Comprehensive evaluation of published gene expression prognostic signatures for biomarker-based lung cancer clinical studies

H. Tang, S. Wang, G. Xiao, J. Schiller, V. Papadimitrakopoulou, J. Minna, I. I. Wistuba, Y. Xie

Research output: Contribution to journalReview article

17 Citations (Scopus)

Abstract

Background: A more accurate prognosis for non-small-cell lung cancer (NSCLC) patients could aid in the identification of patients at high risk for recurrence. Many NSCLC mRNA expression signatures claiming to be prognostic have been reported in the literature. The goal of this study was to identify the most promising mRNA prognostic signatures in NSCLC for further prospective clinical validation. Experimental design: We carried out a systematic review and meta-analysis of published mRNA prognostic signatures for resected NSCLC. The prognostic performance of each signature was evaluated via a meta-analysis of 1927 early stage NSCLC patients collected from 15 studies using three evaluation metrics (hazard ratios, concordance scores, and time-dependent receiver-operating characteristic curves). The performance of each signature was then evaluated against 100 random signatures. The prognostic power independent of clinical risk factors was assessed by multivariate Cox models. Results: Through a literature search, we identified 42 lung cancer prognostic signatures derived from genome-wide expression profiling analysis. Based on meta-analysis, 25 signatures were prognostic for survival after adjusting for clinical risk factors and 18 signatures carried out significantly better than random signatures. When analyzing histology types separately, 17 signatures and 8 signatures are prognostic for adenocarcinoma and squamous cell lung cancer, respectively. Despite little overlap among published gene signatures, the top-performing signatures are highly concordant in predicted patient outcomes. Conclusions: Based on this large-scale meta-analysis, we identified a set of mRNA expression prognostic signatures appropriate for further validation in prospective clinical studies.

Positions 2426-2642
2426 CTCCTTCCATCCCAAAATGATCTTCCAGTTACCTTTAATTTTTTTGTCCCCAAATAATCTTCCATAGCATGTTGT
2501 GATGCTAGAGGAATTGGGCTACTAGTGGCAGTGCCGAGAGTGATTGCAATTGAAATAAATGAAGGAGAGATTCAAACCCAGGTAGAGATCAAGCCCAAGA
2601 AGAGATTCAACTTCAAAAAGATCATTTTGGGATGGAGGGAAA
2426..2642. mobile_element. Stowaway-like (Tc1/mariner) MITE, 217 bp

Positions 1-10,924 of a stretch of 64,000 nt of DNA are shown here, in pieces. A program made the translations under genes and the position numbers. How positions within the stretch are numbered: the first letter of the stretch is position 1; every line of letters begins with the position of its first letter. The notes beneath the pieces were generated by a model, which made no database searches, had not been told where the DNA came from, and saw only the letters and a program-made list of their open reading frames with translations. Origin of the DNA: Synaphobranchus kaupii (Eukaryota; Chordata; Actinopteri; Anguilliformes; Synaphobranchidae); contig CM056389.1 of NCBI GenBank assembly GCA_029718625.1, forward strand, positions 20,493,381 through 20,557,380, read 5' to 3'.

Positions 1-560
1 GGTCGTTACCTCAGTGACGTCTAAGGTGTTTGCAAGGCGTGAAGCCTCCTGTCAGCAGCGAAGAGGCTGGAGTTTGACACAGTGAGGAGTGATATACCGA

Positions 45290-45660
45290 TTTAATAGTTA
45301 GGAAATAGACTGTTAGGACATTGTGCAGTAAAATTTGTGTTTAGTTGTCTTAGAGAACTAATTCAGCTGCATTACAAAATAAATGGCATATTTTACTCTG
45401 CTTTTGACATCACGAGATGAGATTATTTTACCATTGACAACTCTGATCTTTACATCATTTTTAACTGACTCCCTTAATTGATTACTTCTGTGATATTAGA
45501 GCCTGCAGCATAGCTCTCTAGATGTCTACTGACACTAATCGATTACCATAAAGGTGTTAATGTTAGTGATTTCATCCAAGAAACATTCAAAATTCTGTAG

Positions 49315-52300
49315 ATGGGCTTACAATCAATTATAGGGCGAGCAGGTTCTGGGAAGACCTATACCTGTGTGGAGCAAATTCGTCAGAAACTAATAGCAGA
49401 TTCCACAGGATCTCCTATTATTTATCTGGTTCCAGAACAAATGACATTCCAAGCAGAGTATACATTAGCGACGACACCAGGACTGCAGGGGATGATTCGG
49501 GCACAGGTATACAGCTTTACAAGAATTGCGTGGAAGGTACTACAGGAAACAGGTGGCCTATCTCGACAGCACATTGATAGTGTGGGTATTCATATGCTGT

Original languageEnglish (US)
Article numbermdw683
Pages (from-to)733-740
Number of pages8
JournalAnnals of Oncology
Volume28
Issue number4
DOIs
StatePublished - Apr 1 2017

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Transcriptome
Non-Small Cell Lung Carcinoma
Lung Neoplasms
Biomarkers
Meta-Analysis
Messenger RNA
Squamous Cell Neoplasms
Proportional Hazards Models
ROC Curve
Histology
Adenocarcinoma
Research Design
Clinical Studies
Genome
Prospective Studies
Recurrence
Survival
Genes

Keywords

  • Meta-analysis
  • Non-small-cell lung cancer
  • Prognostic gene signatures

ASJC Scopus subject areas

  • Hematology
  • Oncology

Cite this

Comprehensive evaluation of published gene expression prognostic signatures for biomarker-based lung cancer clinical studies. / Tang, H.; Wang, S.; Xiao, G.; Schiller, J.; Papadimitrakopoulou, V.; Minna, J.; Wistuba, I. I.; Xie, Y.

In: Annals of Oncology, Vol. 28, No. 4, mdw683, 01.04.2017, p. 733-740.

Research output: Contribution to journalReview article

Tang, H. ; Wang, S. ; Xiao, G. ; Schiller, J. ; Papadimitrakopoulou, V. ; Minna, J. ; Wistuba, I. I. ; Xie, Y. / Comprehensive evaluation of published gene expression prognostic signatures for biomarker-based lung cancer clinical studies. In: Annals of Oncology. 2017 ; Vol. 28, No. 4. pp. 733-740.